Telling them “ouch” or “ow” on a consistent basis followed with immediate removal of your attention will send the message crystal clear. Do not hit or be cruel, it will not send the right message across.

It’s well known that cats understand their name when you say it. Repetitive vocalization of their name will sink in with time and patience. It’s best to have names that contain one or two syllables as this is the easiest way for them to comprehend that they have one.

Did you know cats can also have a name for you in the meow language? It’s true! But it’s up to you to understand it and react to it in an appropriate manner. If you acknowledge their name for you, it will improve the bond you share with your cat.

Actually, meowing is unique in how cats communicate with humans. Cats understand humans react to noise and are acute in using that to their advantage.

As baby kittens, they may meow for their mothers but once they go out into the world on their own, they have little use for it.  When interacting with other cats, they generally use trills and purrs or hisses and growls.  It all depends on how friendly they are with each other.

Knowing your cat is the first essential step to understanding why they’ve begun meowing more and louder. Most oftentimes, it’s not a health issue and more likely they’re trying to get your attention.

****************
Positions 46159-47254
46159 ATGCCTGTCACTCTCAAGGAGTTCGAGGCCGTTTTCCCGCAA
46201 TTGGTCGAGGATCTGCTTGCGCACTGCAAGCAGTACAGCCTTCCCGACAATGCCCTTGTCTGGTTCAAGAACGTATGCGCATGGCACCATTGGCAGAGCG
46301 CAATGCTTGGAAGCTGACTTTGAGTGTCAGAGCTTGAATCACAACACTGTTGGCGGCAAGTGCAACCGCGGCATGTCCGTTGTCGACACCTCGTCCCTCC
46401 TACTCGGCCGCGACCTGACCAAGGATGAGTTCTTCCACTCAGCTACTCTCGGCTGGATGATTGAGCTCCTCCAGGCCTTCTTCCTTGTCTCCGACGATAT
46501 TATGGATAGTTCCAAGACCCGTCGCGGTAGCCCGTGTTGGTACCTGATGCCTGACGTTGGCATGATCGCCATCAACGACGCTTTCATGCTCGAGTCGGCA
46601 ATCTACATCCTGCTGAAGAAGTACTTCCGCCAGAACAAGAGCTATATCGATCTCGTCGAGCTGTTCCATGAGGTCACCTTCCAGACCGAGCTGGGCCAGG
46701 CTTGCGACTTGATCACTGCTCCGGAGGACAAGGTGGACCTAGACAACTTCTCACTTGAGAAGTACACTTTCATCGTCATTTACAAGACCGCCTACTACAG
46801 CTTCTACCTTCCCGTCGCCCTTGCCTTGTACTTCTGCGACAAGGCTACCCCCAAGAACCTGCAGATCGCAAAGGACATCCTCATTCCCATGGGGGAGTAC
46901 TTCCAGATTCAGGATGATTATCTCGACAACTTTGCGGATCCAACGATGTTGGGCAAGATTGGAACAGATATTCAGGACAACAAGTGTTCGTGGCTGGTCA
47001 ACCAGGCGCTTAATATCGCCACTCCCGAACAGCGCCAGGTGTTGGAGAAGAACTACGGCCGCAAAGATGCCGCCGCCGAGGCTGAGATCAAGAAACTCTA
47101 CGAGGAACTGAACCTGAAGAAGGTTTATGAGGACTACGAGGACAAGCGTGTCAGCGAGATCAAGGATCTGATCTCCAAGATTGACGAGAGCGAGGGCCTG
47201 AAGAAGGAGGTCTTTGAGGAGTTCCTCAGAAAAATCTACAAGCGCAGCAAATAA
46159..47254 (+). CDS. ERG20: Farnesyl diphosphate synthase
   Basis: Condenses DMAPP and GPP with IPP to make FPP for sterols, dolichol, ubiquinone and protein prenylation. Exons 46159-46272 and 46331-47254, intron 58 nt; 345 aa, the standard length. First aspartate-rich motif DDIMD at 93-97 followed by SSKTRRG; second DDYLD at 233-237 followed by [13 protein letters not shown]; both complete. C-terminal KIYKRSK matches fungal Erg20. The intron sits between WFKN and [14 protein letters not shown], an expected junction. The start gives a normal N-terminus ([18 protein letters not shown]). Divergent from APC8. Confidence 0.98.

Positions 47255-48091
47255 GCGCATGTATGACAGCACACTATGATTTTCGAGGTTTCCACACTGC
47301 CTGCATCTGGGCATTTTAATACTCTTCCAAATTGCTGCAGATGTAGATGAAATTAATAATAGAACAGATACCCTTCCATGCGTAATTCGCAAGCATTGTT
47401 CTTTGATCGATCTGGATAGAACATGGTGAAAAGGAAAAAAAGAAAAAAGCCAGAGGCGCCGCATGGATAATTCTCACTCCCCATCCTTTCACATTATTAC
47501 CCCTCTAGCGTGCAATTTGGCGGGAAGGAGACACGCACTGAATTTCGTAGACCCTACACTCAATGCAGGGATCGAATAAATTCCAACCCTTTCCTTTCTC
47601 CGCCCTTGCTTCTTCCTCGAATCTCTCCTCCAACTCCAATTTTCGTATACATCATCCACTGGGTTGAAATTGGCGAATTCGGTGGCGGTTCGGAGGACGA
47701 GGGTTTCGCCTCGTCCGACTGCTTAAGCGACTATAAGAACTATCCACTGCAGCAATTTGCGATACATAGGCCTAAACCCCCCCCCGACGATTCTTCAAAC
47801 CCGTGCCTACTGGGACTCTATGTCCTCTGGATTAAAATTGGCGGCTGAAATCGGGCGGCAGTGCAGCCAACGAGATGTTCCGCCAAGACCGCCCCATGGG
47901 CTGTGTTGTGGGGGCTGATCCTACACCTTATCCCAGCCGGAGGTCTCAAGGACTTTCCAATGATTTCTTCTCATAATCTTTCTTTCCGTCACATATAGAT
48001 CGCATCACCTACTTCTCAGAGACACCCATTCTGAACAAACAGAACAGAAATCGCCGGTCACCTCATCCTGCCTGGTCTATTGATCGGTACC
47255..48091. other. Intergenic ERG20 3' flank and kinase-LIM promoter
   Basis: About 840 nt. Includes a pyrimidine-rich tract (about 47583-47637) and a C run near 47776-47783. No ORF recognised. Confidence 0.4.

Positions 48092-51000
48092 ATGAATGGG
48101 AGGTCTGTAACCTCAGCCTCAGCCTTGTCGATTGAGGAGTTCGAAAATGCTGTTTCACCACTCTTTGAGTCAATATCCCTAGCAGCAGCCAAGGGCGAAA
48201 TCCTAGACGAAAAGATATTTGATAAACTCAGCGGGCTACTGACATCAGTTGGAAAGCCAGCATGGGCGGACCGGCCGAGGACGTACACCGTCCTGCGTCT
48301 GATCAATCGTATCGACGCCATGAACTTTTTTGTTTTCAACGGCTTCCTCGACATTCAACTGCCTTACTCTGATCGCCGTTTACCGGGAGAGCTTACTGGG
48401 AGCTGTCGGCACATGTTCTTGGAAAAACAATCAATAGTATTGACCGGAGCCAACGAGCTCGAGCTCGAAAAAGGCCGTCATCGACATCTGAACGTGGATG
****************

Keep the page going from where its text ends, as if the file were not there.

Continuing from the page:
Paying heed to the cat when the meow is the second-most step. Perceiving them as a kind of individual.  They have their own language, personality, and character.

Having this kind of rapport with your cat goes a long way in understanding any surge’s vocalization.

Michael Grover

About Me I have been a pet owner for most of my life. I am now retired and spend my days writing about problems relating to cats, dogs, and funeral poems. I am passionate to stop animal cruelty in any shape or form. My passion is to help people like you identify behavior problems in cats and dogs. That is what I do. Over the years of my life, I have always kept cats and dogs. About 4 years ago I retired and found I had a lot of time on hands so I started to write all about dog and cat problems. It was suggested to me that I should start up a website and publish my words to help people with their pet problems. I am still writing every day and hope you find my articles useful. Regards Mike Grover